Depends on the rest of his grading policy, which was not included in the article and you are speculating about, unfoundedly. Furthermore, you got the part of the grading policy that was contained in the article wrong. He does not add percentage points, but rather retotals the exam.

A 96 would be a 38.4/40 -> 38.4/38.4 = 100%
A 95 would be a 38/40 -> 38/38.4 = 98.9%
A 92 would be a 36.8/40 -> 36.8/38.4 = 95.8%
A 88 would be a 35.2/40 -> 35.2/38.4 = 91.7%
A 86 would be a 34.4/40 -> 34.4/38.4 = 89.5%
A 85 would be a 34/40 -> 34/38.4 = 88.5%
A 84 would be a 33.6/40 -> 33.6/38.4 = 87.5%
A 82 would be a 32.8/40 -> 32.8/38.4 = 85.4%

Your shortcut only works if the policy is to round up, and even then it would only work for initial grades above 83.9%.
 
2013-02-14 05:18:00 PM

KFBR392: I had one of these professors on college.

IIRC,the curve was something like:

> 80 was an A
60-79 was a B
45-59 was a C
35-44 was a D
 < 35 F

What's the point of teaching agiving exams where 75% of the students are retaining maybe 50% of the  information.


You're assuming that "getting question wrong on the test" means "it was taught and student didn't retain it" which most of the time is an incorrect assumption.
 
2013-02-14 05:20:43 PM

BigNumber12: Good luck trying to apply that one in the real world, kiddos.


They just did.  Where do you think the "real world" is exactly?
 
2013-02-14 05:22:27 PM

grinding_journalist: Fizpez: The guy got dozens of other people to follow him in on a risky proposition - a group which MUST have included people who would have gotten an "A" anyway. There are plenty of places that WOULD hire him just because of this....

Another way of looking at it would be: This guy convinced dozens of other people to do an ethically questionable gaming of the system for personal benefit. I wonder if he'd do that with his pool of office co-workers at our company? He clearly has no problem with it, and here, it might cost us money.


You have very little understanding of what ethics is.
 
2013-02-14 05:25:11 PM

tortilla burger: Clever, and you win on a technicality (which isn't even really a technicality, the professor's syllabus and grading style are not legally binding), but come on you whiny entitled bastards. It's just a test. Seriously.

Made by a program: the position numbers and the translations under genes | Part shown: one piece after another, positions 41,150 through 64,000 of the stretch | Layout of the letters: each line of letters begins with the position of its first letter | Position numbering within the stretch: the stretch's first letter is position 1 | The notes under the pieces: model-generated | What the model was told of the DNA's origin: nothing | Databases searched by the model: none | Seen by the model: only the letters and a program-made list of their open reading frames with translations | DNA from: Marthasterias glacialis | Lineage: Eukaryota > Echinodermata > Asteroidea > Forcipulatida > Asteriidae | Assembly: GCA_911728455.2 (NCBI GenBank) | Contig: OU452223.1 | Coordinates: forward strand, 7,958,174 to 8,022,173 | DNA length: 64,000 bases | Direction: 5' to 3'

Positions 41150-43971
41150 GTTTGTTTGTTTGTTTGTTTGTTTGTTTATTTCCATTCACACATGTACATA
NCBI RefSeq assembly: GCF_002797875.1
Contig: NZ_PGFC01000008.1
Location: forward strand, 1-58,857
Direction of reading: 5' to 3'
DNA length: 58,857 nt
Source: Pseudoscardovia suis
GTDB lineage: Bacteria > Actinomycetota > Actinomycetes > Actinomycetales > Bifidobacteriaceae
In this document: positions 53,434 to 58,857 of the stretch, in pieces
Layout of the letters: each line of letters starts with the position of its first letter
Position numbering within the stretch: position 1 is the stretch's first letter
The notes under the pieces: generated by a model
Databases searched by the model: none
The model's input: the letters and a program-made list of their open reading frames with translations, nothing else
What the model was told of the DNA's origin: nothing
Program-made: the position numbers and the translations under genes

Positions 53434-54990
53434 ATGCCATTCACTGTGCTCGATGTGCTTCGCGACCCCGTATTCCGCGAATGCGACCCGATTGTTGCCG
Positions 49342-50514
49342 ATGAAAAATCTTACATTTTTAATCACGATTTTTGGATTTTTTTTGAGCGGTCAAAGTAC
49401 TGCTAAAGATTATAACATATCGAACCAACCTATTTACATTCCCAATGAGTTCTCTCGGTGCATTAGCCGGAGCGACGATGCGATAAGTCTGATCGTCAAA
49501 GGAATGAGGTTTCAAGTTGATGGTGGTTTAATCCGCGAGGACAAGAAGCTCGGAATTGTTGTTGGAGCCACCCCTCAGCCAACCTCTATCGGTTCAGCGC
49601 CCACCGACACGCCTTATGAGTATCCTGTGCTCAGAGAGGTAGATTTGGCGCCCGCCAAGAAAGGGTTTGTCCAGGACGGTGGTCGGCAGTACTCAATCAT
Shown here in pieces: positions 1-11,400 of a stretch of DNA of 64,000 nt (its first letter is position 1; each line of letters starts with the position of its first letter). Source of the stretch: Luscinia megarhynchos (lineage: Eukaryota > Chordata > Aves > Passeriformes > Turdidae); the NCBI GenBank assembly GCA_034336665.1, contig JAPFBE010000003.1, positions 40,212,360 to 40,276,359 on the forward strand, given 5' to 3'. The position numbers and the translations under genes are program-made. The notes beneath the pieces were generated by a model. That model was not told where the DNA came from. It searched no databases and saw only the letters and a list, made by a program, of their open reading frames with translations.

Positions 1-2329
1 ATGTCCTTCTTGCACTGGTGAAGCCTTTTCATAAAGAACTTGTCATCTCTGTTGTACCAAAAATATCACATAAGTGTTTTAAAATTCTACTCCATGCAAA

I'd have failed all of them on principle.


http://www.youtube.com/watch?v=WrjwaqZfjIY
 
2013-02-14 05:28:41 PM

Adolf Oliver Nipples: Normalization of grades have been happening for a long time, I see little reason to object to it now.


Yep. Started exactly at the same time that the US education system started losing ground to other countries. Imagine that.
 
2013-02-14 05:29:29 PM

Lando Lincoln: I would have loved to have been the ass that ruined it for all of them.

"Fark all you guys. I'm here to learn shiat, not for a goddamn grade. I'm smart enough to take this test and pass it. If you're not, then go find a new line of study."


If you were there to learn, then you wouldn't take any test, as tests are not learning.
 
2013-02-14 05:31:26 PM

red5ish: My experience taking classes graded on a curve included students sabotaging other students' lab experiments, books being stolen from the reserve library, pages ripped out or blacked out, cheating on a massive scale, you know, just the sort of behavior you want to encourage.


So, how was Cornell?
 
2013-02-14 05:42:56 PM

Bullseyed: KFBR392: I had one of these professors on college.

IIRC,the curve was something like:

> 80 was an A
60-79 was a B
45-59 was a C
35-44 was a D
 < 35 F

What's the point of teaching agiving exams where 75% of the students are retaining maybe 50% of the  information.

You're assuming that "getting question wrong on the test" means "it was taught and student didn't retain it" which most of the time is an incorrect assumption.


Exactly... most every ENG course, the HW tested your knowledge of the material, the exams tested your limits.  Tests are often designed to be a step or two beyond what is expected.  Only in the easy classes were exams tests of your absorption of the information.